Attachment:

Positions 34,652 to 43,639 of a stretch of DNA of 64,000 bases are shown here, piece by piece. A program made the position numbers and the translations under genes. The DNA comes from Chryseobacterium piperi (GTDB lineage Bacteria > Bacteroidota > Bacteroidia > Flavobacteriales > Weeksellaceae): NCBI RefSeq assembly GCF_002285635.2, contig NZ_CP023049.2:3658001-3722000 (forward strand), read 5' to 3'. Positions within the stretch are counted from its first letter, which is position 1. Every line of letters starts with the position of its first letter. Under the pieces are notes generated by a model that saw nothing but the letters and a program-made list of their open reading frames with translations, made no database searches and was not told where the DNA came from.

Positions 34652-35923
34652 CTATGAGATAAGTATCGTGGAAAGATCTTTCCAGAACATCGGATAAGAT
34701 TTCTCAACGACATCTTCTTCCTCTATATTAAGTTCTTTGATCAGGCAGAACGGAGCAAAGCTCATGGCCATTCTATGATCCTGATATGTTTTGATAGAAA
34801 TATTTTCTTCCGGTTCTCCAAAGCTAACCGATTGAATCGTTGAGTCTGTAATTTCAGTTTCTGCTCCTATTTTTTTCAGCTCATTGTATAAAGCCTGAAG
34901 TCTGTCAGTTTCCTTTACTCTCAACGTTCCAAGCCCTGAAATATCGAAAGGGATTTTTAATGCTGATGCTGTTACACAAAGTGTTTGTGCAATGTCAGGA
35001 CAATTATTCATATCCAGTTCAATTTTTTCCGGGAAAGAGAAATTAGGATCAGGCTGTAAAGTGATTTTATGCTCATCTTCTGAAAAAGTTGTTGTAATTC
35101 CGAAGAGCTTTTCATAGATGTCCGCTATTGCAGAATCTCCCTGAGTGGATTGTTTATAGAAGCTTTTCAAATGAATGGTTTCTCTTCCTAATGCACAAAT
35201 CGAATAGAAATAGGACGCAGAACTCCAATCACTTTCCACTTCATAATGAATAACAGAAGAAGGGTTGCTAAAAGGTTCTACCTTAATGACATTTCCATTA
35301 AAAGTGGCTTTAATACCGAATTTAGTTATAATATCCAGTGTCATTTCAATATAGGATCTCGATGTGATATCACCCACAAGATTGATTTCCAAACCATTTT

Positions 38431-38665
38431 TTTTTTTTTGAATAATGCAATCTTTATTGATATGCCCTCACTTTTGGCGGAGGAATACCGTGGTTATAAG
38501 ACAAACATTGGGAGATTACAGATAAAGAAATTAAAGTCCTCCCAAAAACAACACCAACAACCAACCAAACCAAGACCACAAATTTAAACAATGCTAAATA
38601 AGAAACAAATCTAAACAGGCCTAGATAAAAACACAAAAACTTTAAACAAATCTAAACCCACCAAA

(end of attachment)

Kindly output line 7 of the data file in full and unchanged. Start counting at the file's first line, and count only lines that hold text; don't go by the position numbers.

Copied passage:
35001 CAATTATTCATATCCAGTTCAATTTTTTCCGGGAAAGAGAAATTAGGATCAGGCTGTAAAGTGATTTTATGCTCATCTTCTGAAAAAGTTGTTGTAATTC